This is an archived article that was published on in 2007, and information in the article may be outdated. It is provided only for personal research purposes and may not be reprinted.

Correction: A headline over a story published Tuesday about former Massachusetts Gov. Mitt Romney should not have contained quotation marks around the phrase good riddance. No one in the story used those words.

BOSTON - Fresh from running the 2002 Olympics in Salt Lake City, Mitt Romney quickly launched a bid for governor of Massachusetts. The Republican won 50 percent of the vote despite the state's liberal leaning, and by November, polls showed two of three residents were pleased with his handling of the job.

Four years after taking office, though, Romney left his post with a high disapproval rating. Critical Bay Staters contend now that Romney always had his eye on the White House and used Massachusetts as a pad from which to launch his campaign.

"You can have him back in Salt Lake," lifelong resident Roberta Kilduff said on a recent chilly morning in downtown Boston. "Have another Olympics."

Romney, 59, formed a presidential exploratory committee on his last day as governor but has been laying the groundwork for months, or even longer, for a potential bid. An analysis in December by The Boston Globe said Romney spent all or part of 212 days in 2006 out of state, in many occasions flying to early primary states or stumping for Republicans across the nation.

"He was basically never here," says Kilduff, a Republican who says she was annoyed when Romney poked fun at Massachusetts and also when he swooped in to take over the Big Dig project after a woman was killed in a tunnel accident.

"I don't think anyone should be micromanaging when they're not here."

A Nov. 17 poll by Survey USA and WBZ-TV found that 65 percent of residents disapproved of Romney's performance, a figure that dropped to 59 percent a month later in Romney's waning days in office. The Globe and WBZ reported 54 percent of those surveyed in October viewed Romney's performance as unfavorable.

"Within Massachusetts the enthusiasm about Romney is not as high as it is in some parts of the country for his [potential presidential] candidacy," says Julian Zelizer, a historian and professor at Boston University. Romney's stature diminished over time as many residents saw their governor focusing more on his own agenda and not the state's, Zelizer says.

"Any sitting governor who is running for president is going to face that," he says. "That's the nature of our political system. There is pretty much no way he could avoid this criticism."

Even more difficult for Romney was his need to finesse and show his conservative credentials as he courted Republicans for support in his potential bid. Romney took hard stands against gay marriage, embryonic stem cell research and abortion. The positions eroded Romney's reputation among voters in the blue state of Massachusetts.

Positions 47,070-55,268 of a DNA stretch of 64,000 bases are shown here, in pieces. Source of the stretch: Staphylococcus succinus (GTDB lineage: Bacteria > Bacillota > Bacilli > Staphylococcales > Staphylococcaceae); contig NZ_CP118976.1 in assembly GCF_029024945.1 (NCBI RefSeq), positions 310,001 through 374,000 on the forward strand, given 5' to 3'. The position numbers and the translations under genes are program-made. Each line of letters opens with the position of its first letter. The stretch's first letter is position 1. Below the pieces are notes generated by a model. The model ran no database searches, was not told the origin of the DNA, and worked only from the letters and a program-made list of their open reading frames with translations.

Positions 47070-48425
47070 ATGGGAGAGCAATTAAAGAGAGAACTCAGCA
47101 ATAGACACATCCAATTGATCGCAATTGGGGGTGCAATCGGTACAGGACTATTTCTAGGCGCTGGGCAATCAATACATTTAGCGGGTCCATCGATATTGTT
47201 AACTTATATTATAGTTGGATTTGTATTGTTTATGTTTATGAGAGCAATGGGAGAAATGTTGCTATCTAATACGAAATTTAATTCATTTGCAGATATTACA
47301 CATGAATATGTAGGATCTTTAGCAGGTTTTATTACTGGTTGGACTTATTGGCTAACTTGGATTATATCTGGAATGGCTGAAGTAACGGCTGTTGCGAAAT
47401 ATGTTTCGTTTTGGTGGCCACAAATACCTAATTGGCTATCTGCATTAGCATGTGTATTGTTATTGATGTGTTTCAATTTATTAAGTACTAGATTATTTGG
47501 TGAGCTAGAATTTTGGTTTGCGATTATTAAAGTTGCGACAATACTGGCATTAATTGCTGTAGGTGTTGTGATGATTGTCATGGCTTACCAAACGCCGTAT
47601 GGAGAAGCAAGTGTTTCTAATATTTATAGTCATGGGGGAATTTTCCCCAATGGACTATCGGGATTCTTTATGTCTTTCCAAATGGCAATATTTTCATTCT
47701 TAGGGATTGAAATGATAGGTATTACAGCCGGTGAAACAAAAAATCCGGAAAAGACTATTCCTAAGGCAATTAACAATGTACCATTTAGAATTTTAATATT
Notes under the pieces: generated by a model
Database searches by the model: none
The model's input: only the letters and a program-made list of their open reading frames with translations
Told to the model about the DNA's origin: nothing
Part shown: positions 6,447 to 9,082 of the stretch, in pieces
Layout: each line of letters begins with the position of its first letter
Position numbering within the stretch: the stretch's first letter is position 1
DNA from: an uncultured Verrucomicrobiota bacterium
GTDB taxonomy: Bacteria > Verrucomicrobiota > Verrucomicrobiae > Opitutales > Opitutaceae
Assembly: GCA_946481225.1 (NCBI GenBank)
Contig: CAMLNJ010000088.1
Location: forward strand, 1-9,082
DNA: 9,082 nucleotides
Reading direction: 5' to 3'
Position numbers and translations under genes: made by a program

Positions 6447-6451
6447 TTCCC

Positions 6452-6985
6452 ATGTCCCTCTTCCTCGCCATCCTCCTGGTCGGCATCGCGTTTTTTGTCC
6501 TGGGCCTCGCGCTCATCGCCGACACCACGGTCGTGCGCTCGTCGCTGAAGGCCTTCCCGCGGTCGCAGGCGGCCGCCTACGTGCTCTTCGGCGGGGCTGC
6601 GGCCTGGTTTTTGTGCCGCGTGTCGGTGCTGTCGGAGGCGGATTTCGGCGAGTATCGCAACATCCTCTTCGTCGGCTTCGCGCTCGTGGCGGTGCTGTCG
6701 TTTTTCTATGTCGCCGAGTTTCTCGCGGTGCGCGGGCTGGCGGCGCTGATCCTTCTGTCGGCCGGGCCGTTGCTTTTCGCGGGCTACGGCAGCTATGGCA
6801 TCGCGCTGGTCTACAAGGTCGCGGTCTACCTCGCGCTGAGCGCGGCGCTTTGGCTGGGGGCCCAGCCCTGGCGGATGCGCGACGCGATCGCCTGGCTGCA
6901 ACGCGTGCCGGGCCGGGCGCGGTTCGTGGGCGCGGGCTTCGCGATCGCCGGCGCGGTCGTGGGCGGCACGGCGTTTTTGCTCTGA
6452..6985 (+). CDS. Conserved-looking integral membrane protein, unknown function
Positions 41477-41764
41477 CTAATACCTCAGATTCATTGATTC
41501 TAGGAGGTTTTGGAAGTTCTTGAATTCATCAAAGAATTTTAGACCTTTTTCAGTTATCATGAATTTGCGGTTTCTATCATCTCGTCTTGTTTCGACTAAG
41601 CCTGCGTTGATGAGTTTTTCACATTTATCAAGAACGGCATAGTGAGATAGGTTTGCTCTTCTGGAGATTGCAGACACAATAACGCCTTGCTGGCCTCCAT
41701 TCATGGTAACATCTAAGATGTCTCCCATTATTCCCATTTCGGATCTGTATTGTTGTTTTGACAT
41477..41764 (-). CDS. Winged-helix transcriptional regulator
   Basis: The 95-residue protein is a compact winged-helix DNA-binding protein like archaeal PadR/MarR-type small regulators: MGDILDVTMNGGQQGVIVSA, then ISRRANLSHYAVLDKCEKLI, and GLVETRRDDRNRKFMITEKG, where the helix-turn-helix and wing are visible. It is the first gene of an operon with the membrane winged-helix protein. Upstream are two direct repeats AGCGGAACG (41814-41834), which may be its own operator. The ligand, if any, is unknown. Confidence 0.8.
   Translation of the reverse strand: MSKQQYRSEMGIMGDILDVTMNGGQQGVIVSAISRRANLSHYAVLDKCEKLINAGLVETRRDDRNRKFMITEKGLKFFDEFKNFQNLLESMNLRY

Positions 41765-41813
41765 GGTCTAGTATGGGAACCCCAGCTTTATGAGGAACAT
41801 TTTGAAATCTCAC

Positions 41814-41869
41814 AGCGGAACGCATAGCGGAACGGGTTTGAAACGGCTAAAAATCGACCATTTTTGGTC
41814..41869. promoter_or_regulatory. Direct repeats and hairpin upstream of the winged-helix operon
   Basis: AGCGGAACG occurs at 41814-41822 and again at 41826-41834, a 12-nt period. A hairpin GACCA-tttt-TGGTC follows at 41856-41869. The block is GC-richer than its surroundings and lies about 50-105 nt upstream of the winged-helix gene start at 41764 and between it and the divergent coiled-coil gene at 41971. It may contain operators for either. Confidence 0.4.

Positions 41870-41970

Romney, a venture capitalist, first landed in the national spotlight when he was tapped in 1999 to head the scandal-plagued Winter Olympics. After the successful Games in February, Romney was rumored to be considering running for office in Utah but, instead, he plunged into the Massachusetts gubernatorial race.

In retrospect, some residents wish he had stayed in Utah.

"He was a big disappointment for the state," says John Henry, taking a lunch break near historic Faneuil Hall. "He didn't do anything on all those hopes and promises he made. . . . You elect him and you expect him to take care of the state."

Some Bostonians randomly asked about Romney simply scoffed. One dubbed him the "invisible governor" while another called him an "absentee governor."

Some weren't as harsh.

"I don't think I saw anything he did that was horrible or spectacular," says James Stoehr, an eight-year resident of Massachusetts who runs a souvenir shop at the Quincy Market.

Nearby, Ron Crowley says he was a little irritated when Romney was missing from the state so often.

"You pay him to do a job and he wasn't here," he says, but added that it was no surprise Romney was using the state as a steppingstone to higher office. "Everyone knew he was going to disappear."

Romney's camp defends his performance as governor and says he did a lot for Massachusetts. Spokesman Kevin Madden says Romney faced challenges that required tough action and he handled it as a Republican in one of the bluest states "by governing with fiscal responsibility and strong leadership."

"Leaders are not judged by polls, but instead by a benchmark of having made the government work better, and [having] protected the taxpayer," Madden says. "The state is in better shape because of Governor Romney's leadership and that is the best measure of his record."

That may be, says Medfield resident Brad Garnett. But Garnett charges that Romney gave up being governor a while back.

"It was just like trying to lay a foundation for something else," Garnett says of Romney's tenure as governor. "He used it to benefit himself."